On Air Now
Heart Breakfast with Jamie Theakston and Lucy Horobin 6:30am - 10am
1 May 2020, 11:52
Have you been experiencing abnormally vivid dreams during the coronavirus lockdown? Well, you're not the only one.
As lockdown continues across the UK, many people have seen their lives turned upside down by the coronavirus outbreak.
Daily lives have been affected across the world, causing many changes in our personal lives, including a change of sleep pattern.
Alongside this, there have been a staggering amount of reports of people have abnormally vivid dreams during the lockdown.
When you look into the research behind sleep and dreams, it makes a lot of sense why a lot of us are dreaming more, and in a more vivid way.
According to The Sleep Council, vivid dreams can be caused by many different factors, including sleep deprivation as well as a fluctuation in hormones and stress.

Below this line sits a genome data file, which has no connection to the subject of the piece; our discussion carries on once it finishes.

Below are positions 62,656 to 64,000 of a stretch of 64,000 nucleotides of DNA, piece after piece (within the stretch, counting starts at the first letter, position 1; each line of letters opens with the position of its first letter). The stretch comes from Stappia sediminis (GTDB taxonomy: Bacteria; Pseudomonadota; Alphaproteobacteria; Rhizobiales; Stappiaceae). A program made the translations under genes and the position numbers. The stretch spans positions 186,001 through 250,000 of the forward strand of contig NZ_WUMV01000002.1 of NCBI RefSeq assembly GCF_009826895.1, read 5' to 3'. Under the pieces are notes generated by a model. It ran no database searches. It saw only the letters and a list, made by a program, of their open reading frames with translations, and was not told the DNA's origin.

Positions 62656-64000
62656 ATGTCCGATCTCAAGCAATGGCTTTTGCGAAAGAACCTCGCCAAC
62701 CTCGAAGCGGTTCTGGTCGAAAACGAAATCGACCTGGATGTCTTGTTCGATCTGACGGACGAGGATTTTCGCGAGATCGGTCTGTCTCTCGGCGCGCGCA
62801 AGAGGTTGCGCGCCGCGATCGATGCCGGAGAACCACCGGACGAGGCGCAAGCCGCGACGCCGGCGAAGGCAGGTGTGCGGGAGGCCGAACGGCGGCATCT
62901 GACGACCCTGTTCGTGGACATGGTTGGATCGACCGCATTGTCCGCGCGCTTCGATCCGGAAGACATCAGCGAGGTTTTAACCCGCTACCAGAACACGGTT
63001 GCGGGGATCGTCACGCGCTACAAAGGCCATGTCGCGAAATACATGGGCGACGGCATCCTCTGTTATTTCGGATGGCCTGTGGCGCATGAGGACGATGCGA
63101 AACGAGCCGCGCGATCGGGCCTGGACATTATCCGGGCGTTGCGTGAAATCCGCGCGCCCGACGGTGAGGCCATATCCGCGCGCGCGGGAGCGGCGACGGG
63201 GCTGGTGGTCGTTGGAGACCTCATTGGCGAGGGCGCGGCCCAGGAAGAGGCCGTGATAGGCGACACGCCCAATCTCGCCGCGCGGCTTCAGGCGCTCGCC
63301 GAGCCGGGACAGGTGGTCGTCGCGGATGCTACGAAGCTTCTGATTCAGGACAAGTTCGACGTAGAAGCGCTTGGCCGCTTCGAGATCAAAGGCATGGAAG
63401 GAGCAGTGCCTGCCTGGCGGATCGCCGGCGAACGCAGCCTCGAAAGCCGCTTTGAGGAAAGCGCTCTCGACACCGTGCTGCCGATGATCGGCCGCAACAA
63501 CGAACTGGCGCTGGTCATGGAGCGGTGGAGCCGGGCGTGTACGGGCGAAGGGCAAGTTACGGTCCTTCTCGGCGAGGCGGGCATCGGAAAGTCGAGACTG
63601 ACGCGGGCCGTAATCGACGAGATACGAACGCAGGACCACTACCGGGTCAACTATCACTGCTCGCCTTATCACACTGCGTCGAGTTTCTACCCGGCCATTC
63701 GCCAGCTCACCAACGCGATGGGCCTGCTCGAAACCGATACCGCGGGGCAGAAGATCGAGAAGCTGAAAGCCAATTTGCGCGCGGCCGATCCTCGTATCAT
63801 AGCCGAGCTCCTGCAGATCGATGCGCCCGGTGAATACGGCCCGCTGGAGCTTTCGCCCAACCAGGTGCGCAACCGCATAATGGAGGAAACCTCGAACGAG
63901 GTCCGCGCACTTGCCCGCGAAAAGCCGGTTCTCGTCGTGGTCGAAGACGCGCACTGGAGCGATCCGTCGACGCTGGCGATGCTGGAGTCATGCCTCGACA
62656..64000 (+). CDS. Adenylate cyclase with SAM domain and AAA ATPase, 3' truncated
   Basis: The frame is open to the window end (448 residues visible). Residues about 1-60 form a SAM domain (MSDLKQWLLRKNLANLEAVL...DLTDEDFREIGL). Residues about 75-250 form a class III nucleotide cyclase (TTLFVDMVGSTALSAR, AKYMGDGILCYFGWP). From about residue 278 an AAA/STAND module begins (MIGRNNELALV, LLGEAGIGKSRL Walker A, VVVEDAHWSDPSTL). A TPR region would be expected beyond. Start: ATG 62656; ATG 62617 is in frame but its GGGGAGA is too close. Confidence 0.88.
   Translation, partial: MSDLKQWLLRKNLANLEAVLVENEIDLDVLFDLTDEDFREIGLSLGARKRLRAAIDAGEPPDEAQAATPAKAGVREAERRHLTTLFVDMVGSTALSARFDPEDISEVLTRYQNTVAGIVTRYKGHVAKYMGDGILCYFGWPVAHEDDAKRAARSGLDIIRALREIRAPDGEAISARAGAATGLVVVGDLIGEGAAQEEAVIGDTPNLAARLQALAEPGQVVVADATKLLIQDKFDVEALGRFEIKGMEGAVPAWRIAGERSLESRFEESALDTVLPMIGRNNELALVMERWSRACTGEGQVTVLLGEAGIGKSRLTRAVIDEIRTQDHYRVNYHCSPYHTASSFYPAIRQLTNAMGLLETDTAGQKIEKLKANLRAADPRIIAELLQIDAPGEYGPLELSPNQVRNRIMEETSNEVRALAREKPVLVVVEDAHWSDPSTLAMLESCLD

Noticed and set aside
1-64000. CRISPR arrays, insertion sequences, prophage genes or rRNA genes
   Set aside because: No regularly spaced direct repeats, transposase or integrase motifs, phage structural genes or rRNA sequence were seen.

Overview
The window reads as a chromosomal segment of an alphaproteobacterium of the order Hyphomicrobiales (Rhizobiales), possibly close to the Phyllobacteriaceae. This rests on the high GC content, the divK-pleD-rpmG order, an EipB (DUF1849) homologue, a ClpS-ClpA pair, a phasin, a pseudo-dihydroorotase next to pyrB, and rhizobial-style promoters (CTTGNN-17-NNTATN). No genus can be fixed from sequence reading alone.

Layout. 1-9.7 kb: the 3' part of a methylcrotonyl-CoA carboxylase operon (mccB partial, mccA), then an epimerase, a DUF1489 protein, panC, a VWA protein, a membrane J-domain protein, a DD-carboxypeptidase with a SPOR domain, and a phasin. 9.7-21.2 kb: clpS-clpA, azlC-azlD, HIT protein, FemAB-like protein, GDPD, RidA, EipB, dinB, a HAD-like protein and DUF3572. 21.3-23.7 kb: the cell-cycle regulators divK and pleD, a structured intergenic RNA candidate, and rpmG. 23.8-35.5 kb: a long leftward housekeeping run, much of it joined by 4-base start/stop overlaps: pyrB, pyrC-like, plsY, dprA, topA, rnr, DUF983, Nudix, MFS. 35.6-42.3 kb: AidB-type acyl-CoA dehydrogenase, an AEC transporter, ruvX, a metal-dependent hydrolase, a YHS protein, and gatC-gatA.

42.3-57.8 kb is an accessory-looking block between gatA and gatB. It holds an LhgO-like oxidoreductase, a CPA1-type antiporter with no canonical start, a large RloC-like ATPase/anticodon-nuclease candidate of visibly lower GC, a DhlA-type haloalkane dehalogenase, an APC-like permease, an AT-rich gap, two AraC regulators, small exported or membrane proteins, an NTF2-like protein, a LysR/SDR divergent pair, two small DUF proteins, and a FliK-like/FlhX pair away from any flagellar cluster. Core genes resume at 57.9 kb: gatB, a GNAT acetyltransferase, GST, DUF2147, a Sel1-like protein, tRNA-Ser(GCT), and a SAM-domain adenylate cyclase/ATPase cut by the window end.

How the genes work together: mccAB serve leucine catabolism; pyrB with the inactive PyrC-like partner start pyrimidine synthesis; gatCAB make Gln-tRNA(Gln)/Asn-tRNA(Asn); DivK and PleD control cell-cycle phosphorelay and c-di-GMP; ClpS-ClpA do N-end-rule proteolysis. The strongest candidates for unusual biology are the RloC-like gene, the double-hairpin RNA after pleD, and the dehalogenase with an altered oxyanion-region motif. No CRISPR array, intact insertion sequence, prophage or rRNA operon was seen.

Which makes a lot of sense as many of us are feeling more stressed and anxious in our lives due to the pandemic.
Professor Colin Espie, professor of Sleep Medicine at the University of Oxford, explained to The Independent that our dreams are a "widow into the fact that the brain is busy processing emotion".
This means that dreams are likely to be more active and vivid when you are in a "heightened emotional state".
He continued to explain: "What you’ll probably notice in your dreams just now is they’re a little bit more vivid and probably more emotional in tone. That just reflects the way that we are at the moment.
"One of things that is difficult for us to manage as human beings includes uncertainty, so therefore that’s the kind of emotion that is a part of the reality for us right now.”
If you are one of these people having more vivid dreams than usual, it's nothing to worry about, says the expert.
He explains: "It’s just part of us, it’s part of this situation and it’s not something people should be anxious about.
“It’s not something people need to fret about, it’s not something people should be looking into in detail. The purpose of sleep is to deliver good quality daytime alertness and awake function so we’re able to manage and cope.”